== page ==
Additionally, at checkout shoppers have the option to choose ApplePay, PayPal or Venmo. Lauren Morr, group vice president overseeing digital and omnichannel operations of Abercombie & Fitch Co., said that a wide array of choices allows the customer to pick the methodology that best suits their needs, even if they don't own a credit card.
"This definitely gives them another option where they can connect it directly to their bank accounts. Or have Mom transfer them money as well. So it gives them another payment spending power which they might not have had previously," Morr said.
It's not about payments, it's about marketing
Another route some retailers are navigating is working with financial companies to divide up payments so consumers do not require a traditional credit card and can pay over time.
One of those services is Afterpay, an Australian company that works with brands like Urban Outfitters, Nasty Gal, Steve Madden and True Religion. Customers can buy what they want and pay with it in four, interest-free installments that are due every two weeks. If the payment is on time there are no additional fees, and if the customer is late there is an $8 penalty. The incentive to pay on time is to stay on the platform.
"When someone goes late they can't use the system again until they pay their late payment back," explained Afterpay CEO Nick Molnar in an interview with Retail Dive. It's different from a traditional credit card system because, Molnar explains, "the credit industry profits from misbehavior, not good behavior."
What Afterpay found is that consumers use the service as a way to budget while obtaining the items they need and want. "They borrow on Thursday because they get paid on the next Wednesday. And they are aligning it to their pay cycle," Molnar explained.
Swedish bank Klarna has a similar payment system that allows consumers to purchase items through installments and works with 100,000 retailers in 14 countries. Last year apparel retailer H&M invested $20 million in Klarna to provide in-store and online payment services for the fast-fashion retailer.
"The core of it is trying to remove as much friction as possible out of the buying process," Klarna's Chief Commercial Officer Michael Rouse said in an interview with Retail Dive.
And the surprising part? Retailers see it as a service and a way to lower the cost of consumer acquisition. It's ultimately a tool for marketing, Rouse explained.
Millennials aren't a monolith
Although retailers are addressing their payment game and rethinking the way they interact with younger generations, a curious thing happened this past holiday season. A study by CompareCards.com revealed that nearly 30% of all holiday shoppers applied for a credit card. Of that set of shoppers, younger millennials — ages 22 to 29 — were the largest demographic to apply for a store card.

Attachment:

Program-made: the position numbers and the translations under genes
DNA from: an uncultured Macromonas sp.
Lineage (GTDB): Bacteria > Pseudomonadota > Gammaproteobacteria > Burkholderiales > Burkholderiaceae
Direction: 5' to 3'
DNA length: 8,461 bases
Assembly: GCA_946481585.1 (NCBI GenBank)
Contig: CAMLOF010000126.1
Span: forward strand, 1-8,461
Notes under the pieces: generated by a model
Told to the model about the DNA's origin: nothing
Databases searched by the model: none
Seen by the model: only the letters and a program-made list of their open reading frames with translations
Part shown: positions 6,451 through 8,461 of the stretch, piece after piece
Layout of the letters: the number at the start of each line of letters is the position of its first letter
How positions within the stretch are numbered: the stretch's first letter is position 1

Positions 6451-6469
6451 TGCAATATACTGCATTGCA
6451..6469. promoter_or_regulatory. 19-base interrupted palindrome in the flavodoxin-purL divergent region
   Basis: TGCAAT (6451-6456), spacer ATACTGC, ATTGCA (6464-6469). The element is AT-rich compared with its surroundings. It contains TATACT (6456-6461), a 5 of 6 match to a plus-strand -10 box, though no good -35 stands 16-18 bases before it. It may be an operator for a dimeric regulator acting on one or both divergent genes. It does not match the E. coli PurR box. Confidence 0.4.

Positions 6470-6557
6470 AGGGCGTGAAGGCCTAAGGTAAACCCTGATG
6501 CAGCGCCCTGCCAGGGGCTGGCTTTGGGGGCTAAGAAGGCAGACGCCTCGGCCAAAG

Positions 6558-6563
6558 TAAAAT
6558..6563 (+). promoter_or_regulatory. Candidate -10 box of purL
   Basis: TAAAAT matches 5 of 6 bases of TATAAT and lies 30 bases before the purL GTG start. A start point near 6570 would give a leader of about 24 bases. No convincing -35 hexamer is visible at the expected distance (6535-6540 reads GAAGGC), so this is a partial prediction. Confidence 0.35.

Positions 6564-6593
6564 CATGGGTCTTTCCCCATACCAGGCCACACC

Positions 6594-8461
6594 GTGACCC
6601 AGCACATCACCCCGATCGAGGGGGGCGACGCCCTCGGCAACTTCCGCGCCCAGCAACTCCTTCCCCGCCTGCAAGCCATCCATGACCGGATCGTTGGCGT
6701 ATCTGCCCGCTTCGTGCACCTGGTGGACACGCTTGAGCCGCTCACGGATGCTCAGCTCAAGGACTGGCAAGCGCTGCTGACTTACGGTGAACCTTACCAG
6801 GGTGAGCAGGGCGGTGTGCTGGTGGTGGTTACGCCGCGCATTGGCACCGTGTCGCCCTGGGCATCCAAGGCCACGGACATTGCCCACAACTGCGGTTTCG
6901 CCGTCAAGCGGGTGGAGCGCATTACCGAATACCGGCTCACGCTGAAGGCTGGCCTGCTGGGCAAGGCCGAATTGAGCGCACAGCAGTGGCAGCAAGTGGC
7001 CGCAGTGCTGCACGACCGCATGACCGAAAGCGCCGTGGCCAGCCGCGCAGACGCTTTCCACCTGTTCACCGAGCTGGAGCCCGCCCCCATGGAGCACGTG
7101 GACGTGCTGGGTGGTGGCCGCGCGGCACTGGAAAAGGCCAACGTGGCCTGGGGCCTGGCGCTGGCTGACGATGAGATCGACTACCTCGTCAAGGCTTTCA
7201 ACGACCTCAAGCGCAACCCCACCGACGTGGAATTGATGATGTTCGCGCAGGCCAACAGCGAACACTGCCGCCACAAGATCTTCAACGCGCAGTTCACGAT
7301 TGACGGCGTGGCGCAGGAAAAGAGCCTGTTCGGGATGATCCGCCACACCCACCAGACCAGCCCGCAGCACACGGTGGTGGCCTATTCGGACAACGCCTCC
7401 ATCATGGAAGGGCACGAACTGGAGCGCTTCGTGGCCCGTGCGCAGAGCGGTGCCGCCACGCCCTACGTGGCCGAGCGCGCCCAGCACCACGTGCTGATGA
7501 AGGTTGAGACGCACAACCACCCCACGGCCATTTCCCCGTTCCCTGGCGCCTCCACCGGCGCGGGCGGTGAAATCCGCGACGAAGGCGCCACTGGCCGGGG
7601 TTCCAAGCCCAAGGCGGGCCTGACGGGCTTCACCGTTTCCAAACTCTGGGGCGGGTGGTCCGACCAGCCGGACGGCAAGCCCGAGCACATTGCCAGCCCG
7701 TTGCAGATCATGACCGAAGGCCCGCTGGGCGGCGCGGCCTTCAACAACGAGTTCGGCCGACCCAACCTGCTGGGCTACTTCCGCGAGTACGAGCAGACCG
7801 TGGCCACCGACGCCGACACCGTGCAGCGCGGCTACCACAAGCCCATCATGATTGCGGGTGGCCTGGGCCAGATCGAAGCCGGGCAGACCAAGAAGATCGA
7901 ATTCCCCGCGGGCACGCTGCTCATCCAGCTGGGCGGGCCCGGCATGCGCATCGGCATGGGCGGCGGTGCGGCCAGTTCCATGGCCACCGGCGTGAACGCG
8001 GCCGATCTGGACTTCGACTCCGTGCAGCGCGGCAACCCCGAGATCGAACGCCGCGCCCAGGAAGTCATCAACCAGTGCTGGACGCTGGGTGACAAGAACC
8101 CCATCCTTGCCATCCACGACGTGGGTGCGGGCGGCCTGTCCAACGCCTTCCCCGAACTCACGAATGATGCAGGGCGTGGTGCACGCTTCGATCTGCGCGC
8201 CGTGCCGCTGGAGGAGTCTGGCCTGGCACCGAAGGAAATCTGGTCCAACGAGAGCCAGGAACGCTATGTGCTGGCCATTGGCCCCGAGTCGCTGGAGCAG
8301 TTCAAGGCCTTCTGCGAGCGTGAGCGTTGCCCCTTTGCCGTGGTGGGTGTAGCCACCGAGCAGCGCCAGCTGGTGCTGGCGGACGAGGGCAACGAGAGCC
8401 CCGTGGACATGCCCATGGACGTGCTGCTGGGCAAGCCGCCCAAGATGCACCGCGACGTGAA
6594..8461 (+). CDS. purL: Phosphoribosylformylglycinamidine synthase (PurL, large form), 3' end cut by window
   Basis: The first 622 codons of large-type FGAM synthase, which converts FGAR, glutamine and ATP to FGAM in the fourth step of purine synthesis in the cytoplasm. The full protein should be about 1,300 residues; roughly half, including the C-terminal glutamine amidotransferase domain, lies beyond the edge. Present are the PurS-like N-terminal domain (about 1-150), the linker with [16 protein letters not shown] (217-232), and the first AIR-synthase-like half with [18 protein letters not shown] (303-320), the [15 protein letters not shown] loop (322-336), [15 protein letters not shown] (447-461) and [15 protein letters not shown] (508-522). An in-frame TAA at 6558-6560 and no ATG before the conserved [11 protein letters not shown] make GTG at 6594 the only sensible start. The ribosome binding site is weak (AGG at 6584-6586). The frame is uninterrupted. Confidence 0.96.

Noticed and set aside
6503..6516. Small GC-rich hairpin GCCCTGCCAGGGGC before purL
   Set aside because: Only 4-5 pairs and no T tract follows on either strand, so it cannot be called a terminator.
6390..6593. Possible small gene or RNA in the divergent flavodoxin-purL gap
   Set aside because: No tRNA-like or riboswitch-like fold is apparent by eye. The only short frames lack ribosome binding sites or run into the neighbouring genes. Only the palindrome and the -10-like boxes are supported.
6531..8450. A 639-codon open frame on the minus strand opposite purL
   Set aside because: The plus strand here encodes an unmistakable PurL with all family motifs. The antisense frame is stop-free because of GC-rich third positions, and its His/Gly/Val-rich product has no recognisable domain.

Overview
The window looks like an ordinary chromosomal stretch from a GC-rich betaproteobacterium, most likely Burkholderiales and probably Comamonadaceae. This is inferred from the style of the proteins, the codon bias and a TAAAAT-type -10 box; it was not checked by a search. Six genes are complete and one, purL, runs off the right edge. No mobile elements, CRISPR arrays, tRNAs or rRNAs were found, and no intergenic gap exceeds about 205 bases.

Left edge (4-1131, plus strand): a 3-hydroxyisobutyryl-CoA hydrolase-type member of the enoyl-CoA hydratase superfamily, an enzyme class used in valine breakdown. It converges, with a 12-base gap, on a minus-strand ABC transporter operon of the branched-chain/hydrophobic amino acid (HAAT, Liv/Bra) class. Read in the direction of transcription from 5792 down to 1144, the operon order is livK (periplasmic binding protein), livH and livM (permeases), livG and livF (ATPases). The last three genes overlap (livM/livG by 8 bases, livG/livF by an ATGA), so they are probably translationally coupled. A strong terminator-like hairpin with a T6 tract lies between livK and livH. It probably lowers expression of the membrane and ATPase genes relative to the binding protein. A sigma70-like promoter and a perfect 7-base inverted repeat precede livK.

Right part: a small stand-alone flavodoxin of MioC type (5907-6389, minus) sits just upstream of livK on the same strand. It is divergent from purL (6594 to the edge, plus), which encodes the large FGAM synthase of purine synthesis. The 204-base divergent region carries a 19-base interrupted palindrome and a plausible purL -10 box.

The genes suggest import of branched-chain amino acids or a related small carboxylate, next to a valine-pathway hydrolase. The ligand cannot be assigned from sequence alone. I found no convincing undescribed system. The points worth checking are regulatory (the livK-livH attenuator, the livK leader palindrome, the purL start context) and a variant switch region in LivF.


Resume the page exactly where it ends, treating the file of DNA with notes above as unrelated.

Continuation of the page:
So, how can millennials be both courting and pushing away plastic simultaneously? The answer may come down to loyalty points and budgeting.
"There's a subset of millennials who are very passionate about things like rewards points. It's difficult to paint all millennials with the same brush," said Schulz.
Those points give shoppers the opportunity to get more bang for their buck, which means a robust rewards program can tip some millennials in favor of obtaining a store card.
But, even then, retailers have to think comprehensively about mobile tech when moving forward. A spring 2018 study by Bond Brand Loyalty revealed that 85% of respondents said that their loyalty experience was improved by the ability to redeem items via mobile.
The importance of a historical framework
The notion that millennials are somehow disrupting the credit card industry by refusing to participate needs to be placed into historical context. The modern-day card came about in the early 1900s when some department stores issued their own cards in order to, "promote customer loyalty and improve service," according to CreditCards.com. Fast forward to the 1950s when the Diners Club Card was all the rage, then came the American Express Card in 1958. Bank consumer cards soon followed.
But, for many years wide swaths of the population were unable to acquire a card. Women only secured the right in 1974 when the Equal Credit Opportunity Act made it illegal for lenders to deny loans on the basis of gender. Additionally, people of color have routinely been denied entry into this part of the financial system. As recently as 2013, 47% of African-Americans and 30% of Latinos did not have access to a credit card.
"It's very myopic to talk about this subject without taking history into consideration," said Dunn. "Redlining kept black people from getting good interest rates at banks, women couldn't [obtain] credit cards without their husband's signatures until the 1970s (and unmarried women couldn't get them at all)."
So, while it may seem that retailers are in the midst of a sea change when it comes to payments, the larger picture is that many people have never had access to credit cards. Instead of a system being overthrown, payments may be in the midst of their next iteration.
In the past few months retailers have demonstrated that by expanding options to include both mobile-first solutions and creative means of allowing audiences to pay. For example, Amazon partnered with Western Union so international customers can purchase items in their local currency, Target launched in-store contactless payments and 7-Eleven introduced Apple Pay and Google Pay to all stores in the United States.
The ongoing transformation is poised to include a wider section of the population — especially diverse members of younger generations — who want the ease of a smooth technical transaction while still commanding control over their accounts and their budgets.